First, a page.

Guy asked me during the session in an apologetic way if he could use my laptop to access flight arrangements. Almost as an aside, he told me he needed to head back to South Carolina after our meeting because his older brother had died. It was bittersweet that Guy had the opportunity to visit his 85 year old brother and was there when he passed. But, nevertheless, Guy lost his brother.

My oldest brother arrives tomorrow for the first visit with the family in about 18 months. Our mom and step-dad arrive tonight on the bus for the visit. My brother turned 59 a few weeks ago, and I'm 48. Our brothers are 57 and 54 respectively. I couldn't help but think of my brothers when Guy delivered his tough news in his typically gracious manner.

I simply cannot conceive of losing my brothers. Though months may go by without seeing each other, I suppose the knowledge of their presence is comforting. Certainly, we have had and have differences of opinion. We are all different people. The years have set us on different paths after so many years working unusually close together.

But we are still brothers after all.

I got my computer up and running for Guy and quietly left my hotel room out of respect for his loss and his privacy. As I shut the door I glanced at him sitting before the computer and wondered how I would react (note, I avoided the word "will") to the news of losing a brother.

I will hug my brothers especially tight this weekend.

Wednesday, November 4, 2009

Holidays and Laboratories

The Dunhams had a very busy Halloween weekend. The adults attended a neighbor's annual Halloween party where Mark dressed as a vampire at the urging (i.e., insistence) of Ethan while Heather wore her grandmother's signature polyester fur trimmed orange 70's outfit.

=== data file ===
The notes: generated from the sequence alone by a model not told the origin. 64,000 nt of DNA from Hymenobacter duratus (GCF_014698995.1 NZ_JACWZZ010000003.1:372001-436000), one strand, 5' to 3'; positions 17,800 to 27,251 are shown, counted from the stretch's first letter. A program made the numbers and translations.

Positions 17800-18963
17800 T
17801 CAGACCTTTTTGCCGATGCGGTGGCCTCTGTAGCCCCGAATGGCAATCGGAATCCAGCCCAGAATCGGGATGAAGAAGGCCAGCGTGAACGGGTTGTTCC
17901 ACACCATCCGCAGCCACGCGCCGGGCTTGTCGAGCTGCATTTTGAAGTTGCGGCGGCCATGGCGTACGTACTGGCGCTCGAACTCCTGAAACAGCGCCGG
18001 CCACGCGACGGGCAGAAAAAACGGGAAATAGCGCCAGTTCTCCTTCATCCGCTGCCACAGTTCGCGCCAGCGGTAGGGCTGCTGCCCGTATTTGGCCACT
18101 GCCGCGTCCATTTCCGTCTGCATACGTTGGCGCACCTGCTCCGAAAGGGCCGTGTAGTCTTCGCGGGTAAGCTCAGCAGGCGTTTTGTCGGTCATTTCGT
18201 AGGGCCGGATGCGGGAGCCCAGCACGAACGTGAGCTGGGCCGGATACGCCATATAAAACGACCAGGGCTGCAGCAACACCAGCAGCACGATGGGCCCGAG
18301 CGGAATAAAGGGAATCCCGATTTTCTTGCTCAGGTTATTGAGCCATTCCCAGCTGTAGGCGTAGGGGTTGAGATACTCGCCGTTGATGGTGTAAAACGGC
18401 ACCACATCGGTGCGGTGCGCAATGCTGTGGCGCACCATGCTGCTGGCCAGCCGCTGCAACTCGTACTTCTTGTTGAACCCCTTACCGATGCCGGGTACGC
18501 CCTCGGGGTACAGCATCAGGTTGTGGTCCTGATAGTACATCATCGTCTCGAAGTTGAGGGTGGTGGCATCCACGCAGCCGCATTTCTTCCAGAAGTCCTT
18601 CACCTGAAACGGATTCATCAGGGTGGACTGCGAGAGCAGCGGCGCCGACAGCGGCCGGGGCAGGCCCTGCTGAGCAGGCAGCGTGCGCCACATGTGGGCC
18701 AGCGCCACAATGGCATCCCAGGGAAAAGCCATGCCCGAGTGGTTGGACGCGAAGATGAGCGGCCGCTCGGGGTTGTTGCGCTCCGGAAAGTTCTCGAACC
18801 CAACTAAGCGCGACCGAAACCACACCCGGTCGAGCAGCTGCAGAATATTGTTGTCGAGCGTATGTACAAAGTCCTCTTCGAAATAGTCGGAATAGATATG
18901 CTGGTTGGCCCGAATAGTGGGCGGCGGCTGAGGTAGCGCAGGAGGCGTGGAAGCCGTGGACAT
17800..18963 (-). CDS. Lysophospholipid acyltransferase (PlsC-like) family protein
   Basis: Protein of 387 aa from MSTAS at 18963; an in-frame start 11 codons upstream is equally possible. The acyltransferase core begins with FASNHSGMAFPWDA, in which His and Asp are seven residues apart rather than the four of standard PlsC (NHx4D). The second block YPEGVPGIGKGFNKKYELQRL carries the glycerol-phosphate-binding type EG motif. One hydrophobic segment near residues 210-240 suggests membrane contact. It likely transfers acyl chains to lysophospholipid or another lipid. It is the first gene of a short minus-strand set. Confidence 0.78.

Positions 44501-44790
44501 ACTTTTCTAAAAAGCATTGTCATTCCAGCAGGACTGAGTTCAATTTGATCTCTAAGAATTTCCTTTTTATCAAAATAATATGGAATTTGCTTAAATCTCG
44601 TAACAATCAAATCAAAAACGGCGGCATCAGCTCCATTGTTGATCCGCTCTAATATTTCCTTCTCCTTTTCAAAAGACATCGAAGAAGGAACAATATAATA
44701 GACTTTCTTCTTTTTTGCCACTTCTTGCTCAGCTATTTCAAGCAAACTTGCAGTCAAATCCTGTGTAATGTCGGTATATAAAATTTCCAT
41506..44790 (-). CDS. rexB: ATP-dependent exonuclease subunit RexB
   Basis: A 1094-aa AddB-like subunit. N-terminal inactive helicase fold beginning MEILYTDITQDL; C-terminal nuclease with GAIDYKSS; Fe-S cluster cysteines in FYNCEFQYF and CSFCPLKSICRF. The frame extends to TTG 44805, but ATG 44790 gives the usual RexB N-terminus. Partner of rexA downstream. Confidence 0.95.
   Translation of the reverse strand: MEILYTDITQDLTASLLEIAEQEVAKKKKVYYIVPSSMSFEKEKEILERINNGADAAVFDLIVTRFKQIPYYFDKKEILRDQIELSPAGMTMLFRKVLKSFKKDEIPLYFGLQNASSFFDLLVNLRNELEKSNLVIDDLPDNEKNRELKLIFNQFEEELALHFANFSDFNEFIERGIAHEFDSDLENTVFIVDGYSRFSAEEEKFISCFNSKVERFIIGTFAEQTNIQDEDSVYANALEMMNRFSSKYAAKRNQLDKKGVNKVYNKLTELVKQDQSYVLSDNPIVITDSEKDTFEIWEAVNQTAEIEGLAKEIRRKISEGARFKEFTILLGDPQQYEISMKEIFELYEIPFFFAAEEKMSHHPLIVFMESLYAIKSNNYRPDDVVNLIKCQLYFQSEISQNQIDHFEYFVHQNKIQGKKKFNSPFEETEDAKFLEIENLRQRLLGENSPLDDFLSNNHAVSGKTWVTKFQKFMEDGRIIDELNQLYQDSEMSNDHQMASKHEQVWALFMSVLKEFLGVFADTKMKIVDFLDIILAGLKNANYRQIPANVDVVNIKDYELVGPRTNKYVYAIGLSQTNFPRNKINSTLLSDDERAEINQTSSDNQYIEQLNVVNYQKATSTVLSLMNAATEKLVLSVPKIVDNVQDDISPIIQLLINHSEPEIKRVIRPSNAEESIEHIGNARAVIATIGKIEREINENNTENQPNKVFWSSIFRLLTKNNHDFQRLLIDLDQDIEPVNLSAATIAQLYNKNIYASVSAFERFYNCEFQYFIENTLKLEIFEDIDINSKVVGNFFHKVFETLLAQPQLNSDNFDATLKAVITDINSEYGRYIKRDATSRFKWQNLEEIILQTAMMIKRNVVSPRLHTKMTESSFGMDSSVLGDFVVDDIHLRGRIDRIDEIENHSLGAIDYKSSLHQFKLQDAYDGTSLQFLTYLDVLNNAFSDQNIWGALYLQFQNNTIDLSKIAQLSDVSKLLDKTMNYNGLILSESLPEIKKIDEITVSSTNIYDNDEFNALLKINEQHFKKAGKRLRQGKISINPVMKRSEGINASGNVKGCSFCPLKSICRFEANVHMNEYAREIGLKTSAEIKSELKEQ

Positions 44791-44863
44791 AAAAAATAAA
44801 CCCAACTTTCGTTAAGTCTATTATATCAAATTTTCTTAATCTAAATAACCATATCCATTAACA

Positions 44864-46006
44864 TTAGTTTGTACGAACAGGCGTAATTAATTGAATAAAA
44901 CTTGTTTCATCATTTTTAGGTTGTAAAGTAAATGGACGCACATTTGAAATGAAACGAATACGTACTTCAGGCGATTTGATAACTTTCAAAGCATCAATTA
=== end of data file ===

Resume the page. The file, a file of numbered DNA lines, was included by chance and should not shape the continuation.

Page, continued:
The next day, Mark again donned his vampire attire (and, sigh, the full face make up and black hair spray) to join Ethan "Eddie Munster" Dunham for a packed day of parties and trick or treating. After spending time with his cousins at cousin Zoey's 1st birthday party where everyone -- including Disco Heather -- was required to be in full costume, we headed home to trick or treat with the neighbor kids. After a rush around the neighborhood it was home to answer the door which Ethan insisted on doing alone in his vampire regalia.

The next day as we put away the Halloween decorations, Ethan asked, "Daddy, today is Thanksgiving isn't it?"

I replied, "No. Thanksgiving is in a few weeks and then Christmas is a few weeks after that."

Incredulous, Ethan sternly corrected me with an added twist seemingly derived from watching too many Scooby Doo Halloween specials with mad scientists: "No Daddy! It was Halloween yesterday, today is Thanksgiving, tomorrow is Christmas, and we need to clean out the attic to build my laboratory."

Everyday is an experiment of some sort with Ethan.